After the customer (Mary) received the offer, he called me back to discuss it. Something went in that direction. (Revised and shortened short version!)
Client “Hello Stephen, thanks for the quote. ”
Stephen “You’re welcome, Mary.” Is there anything you want to discuss or is something unclear?
client “Yes, actually I have to discuss the amount of money you have allocated for” dirt “.
Stephen “That’s strange, Mary. I didn’t spend money on” dirt “in my offer. What do you mean by” dirt “?
client “Well, I mean compost and topsoil”
Stephen “Oh! I exclaimed (slightly confused and deeply baffled!)
And so the explanation started …
In order to better explain to Mary why the lion’s share of my budget goes to “dirt”, I used an analogy with which she could possibly identify. In reference to the construction of their house, I mentioned that a significant part of the budget was used for the foundation and building construction. Neither of them is visible to the eye when the building is finished. The foundation is buried underground and the structural planning is hidden by the building facade. Even if it is an essential part of a new construction project, the foundations and building construction never compromise. Because we all know that everything that follows is likely to fail if you take short cuts to these elements.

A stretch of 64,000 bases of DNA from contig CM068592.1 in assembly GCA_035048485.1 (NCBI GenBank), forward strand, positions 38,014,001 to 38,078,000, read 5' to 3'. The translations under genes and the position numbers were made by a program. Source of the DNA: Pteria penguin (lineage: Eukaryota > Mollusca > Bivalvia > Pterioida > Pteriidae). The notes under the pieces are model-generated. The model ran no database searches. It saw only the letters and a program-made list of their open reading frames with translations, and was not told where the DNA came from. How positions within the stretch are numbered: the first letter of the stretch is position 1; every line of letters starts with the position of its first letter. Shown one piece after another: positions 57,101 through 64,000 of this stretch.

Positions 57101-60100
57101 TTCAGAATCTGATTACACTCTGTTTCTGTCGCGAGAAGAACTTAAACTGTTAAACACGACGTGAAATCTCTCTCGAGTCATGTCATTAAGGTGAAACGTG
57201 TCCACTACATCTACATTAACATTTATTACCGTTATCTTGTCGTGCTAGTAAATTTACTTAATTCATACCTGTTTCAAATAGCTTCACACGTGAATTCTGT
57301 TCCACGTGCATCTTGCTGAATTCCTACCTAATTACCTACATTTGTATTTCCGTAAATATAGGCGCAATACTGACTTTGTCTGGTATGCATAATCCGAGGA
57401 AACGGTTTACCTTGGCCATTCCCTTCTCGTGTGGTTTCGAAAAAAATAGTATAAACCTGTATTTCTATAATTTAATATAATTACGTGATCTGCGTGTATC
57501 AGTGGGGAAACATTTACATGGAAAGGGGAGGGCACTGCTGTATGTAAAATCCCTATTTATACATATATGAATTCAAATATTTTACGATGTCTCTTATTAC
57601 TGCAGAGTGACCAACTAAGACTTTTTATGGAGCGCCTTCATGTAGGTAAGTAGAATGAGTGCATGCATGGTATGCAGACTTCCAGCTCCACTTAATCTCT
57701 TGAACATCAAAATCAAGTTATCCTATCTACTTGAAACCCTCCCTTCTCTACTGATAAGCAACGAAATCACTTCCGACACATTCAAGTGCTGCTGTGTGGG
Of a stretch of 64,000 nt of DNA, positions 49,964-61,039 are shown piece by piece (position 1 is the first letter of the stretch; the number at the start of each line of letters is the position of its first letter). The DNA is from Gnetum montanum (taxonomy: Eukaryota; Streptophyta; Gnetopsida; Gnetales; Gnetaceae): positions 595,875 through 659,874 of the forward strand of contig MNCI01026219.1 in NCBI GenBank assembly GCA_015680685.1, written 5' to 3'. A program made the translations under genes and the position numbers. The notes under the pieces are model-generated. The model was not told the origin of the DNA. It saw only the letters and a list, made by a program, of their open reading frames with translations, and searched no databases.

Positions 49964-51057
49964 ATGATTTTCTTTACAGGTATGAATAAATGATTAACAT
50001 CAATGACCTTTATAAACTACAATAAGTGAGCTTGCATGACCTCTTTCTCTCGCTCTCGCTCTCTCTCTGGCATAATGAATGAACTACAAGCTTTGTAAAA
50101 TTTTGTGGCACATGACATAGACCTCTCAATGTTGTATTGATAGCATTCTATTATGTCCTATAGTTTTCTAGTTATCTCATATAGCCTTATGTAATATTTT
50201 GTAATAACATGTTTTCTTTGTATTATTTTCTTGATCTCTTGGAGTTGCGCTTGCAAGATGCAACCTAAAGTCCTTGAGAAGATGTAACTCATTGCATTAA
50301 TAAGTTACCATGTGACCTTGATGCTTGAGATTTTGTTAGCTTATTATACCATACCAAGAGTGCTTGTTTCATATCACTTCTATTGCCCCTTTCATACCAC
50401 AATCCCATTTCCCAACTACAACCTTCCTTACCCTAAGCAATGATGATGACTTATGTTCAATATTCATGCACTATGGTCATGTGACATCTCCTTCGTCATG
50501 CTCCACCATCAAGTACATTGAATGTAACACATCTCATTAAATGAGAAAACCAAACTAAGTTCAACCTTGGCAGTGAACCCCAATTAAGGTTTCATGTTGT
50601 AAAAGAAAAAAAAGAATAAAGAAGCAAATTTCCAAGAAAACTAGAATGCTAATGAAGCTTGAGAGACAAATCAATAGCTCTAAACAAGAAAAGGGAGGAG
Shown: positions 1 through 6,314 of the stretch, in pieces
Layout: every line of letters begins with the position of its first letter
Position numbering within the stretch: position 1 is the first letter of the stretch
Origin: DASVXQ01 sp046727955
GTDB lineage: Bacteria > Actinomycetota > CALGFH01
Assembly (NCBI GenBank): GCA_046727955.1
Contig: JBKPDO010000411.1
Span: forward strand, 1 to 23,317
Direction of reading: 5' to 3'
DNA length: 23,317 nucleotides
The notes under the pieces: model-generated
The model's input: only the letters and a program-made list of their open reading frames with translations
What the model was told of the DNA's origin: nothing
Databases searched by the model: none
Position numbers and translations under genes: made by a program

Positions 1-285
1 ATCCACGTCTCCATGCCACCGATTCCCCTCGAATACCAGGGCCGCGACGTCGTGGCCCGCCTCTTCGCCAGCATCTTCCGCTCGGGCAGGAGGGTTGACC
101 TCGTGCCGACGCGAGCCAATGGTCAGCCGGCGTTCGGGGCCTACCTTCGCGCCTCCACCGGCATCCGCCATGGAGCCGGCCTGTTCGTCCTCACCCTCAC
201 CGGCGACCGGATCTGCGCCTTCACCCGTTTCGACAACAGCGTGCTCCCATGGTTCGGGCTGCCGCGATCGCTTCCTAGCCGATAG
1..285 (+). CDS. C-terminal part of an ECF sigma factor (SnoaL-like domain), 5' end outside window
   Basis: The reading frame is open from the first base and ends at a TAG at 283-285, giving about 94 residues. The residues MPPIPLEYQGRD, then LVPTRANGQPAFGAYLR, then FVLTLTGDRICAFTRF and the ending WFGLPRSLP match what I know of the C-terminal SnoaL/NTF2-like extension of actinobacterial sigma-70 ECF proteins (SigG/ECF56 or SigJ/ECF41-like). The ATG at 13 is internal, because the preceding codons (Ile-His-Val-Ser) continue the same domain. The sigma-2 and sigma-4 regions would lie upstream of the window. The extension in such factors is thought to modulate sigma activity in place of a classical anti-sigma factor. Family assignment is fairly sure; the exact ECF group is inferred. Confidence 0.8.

“Dirt”, as my customer put it (compost and topsoil), is the basis for any successful landscape.
The landscape fails without the application of compost and topsoil and the incorporation into the soil, which creates a homogeneous soil mixture. Just like a building on a shaky foundation.
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